Thanks, that means a lot! I think it kind of falls short of some of its initial promises, and clearly needs revision, but there are some good nuggets in there. As one example of what needs revision, I drew the diagrams after I wrote the text, and I realized that what I was describing in the text was far more complicated than what I really wanted to draw... but then never went back and revised the text.

If this is the kind of thing you like, you might find more things to your taste in http://canonical.org/~kragen/dercuano, which touches on, among other things, the bizarre memory model of the Zork Z-machine.


Hi Kragen,

for a long time, I have been pondenring about a high-level 'programming' languages about structured data. It is by far finished, but I am attempting to deal with the problem of different memory models from the other end: starting with an ideal model trying to abstract from implementations.

I have not address the problem of transactions and cooperation yet. Often the problem with implementation of data models start becoming 'interesting' when several actors at the same time are querying and changing it, especially when the dimension of distribution is added.

https://github.com/FransFaase/DataLang


This is fascinating! It looks like it's inspired by linear (or affine?) typing, but isn't quite the same thing?

It's definitely true that concurrency is a common source of such complications. Serialization is another one.


Hi, Kragen!

Is Dercuano available as individual HTML pages that can be clicked around (and indexed by search engines)? So far I've only found it as a giant blob (PDF or tar) and I'm wondering why that seems to be its primary presentation.


Hi Ping! I miss you a lot! The primary representation of Dercuano is a giant blob both to improve the chances that copies of it will survive after I'm dead and to more clearly establish a publication date for purposes of patent prior art. The PDF isn't very good (I hacked together a PDF-rendering script with reportlab in five days before the deadline, and even the CSS for the HTML version is pretty amateurish) but there are a variety of places that can view or archive PDFs but not tarballs of HTML.

There's also an online mirror at https://dercuano.github.io/, which allows linking to pages like https://dercuano.github.io/topics/memory-models.html, but of course that depends on Microsoft's pleasure.

See also http://canonical.org/~kragen/derctuo/ for the sequel.


I’m only about half way through, but I’m finding it extremely helpful, clear and well-written (some of the terminology/ideas I’m not familiar with/are over my head, but I plan on going back over it again later and looking stuff up :) - Thanks so much!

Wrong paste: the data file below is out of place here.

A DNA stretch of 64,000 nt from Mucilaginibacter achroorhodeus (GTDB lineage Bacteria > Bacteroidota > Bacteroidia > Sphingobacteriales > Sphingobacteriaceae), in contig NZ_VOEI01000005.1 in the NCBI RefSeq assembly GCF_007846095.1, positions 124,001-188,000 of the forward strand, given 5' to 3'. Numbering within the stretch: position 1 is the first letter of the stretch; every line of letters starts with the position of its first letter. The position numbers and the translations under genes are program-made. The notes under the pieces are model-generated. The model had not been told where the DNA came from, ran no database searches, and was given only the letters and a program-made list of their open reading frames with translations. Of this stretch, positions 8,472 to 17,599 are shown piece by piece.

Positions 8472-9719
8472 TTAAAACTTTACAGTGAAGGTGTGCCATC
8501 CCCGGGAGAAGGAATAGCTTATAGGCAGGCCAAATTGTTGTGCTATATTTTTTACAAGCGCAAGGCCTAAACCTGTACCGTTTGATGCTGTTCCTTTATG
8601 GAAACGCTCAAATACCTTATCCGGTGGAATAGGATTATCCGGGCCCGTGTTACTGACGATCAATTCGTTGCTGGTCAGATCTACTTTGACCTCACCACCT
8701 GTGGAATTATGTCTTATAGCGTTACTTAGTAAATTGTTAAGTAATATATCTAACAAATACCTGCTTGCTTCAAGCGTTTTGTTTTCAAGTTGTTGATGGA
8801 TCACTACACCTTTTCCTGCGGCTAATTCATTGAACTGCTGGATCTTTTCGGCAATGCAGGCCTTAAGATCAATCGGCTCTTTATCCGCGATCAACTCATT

Maybe the stuff that seems over your head is just stuff I wrote poorly!

Not at all! I’m obviously not qualified to say, but it seems to me to be a great overview of a very complicated topic - clear, concise, comprehensive and not patronising. Stuff I don’t understand off the bat I can always look up, but it gives me a framework to begin to hang stuff on/explore from. Even if you had written several tome-like textbooks you couldn’t have compensated for my ignorance of the basic principles of computer science/informatics/programming etc.! :)

This is a great teaching attitude. Thank you.

Maybe if I keep trying I'll get good at teaching some day! So far my results have not been inspiring.

No offense but I do agree that the text is hard to read and understand and simpler sentences would be nicer.

I have that problem a lot.

This book is (imo) hilariously good and explains thing well for engineering type folks: https://www.amazon.com/Sense-Style-Thinking-Persons-Writing-...

As a compiler writer, when I hear the term "memory model", I immediately assume it's referring to a multithreaded memory model, and is going to discuss when writes are guaranteed to be made visible to other threads.

A better term for what's discussed here would be the "object model"--you're effectively describing how you would represent a conceptual object in different memory organization schemes.


Yes. But we mostly have one memory model today - one big flat memory space, because C.

There are other approaches, but most of the clever ones died off. x86-32 has lots of interesting things you can do with segments. Nobody used that stuff, so amd64 has flat memory.

Burroughs once had a memory system that worked like pathnames. Think of an address as being "job/program/module/function/variable[n]", not a number. User programs could not see the physical memory address. This allowed the OS to do swapping and compaction underneath the program. The hardware would catch subscripting out of range. Worked fine, never caught on. Today we do that with collection classes, rather than at the OS/hardware level.

Memory models are making a comeback, as we hit the limits of caches. Machines with some memory shared, some memory unshared, and some slower if shared have appeared.


> But we mostly have one memory model today - one big flat memory space, because C.

Not really. C (or C++) memory model isn’t really well-defined yet, there’s still fights going on regarding e.g. values out of thin air (or maybe they’ve been resolved recently, I haven’t checked).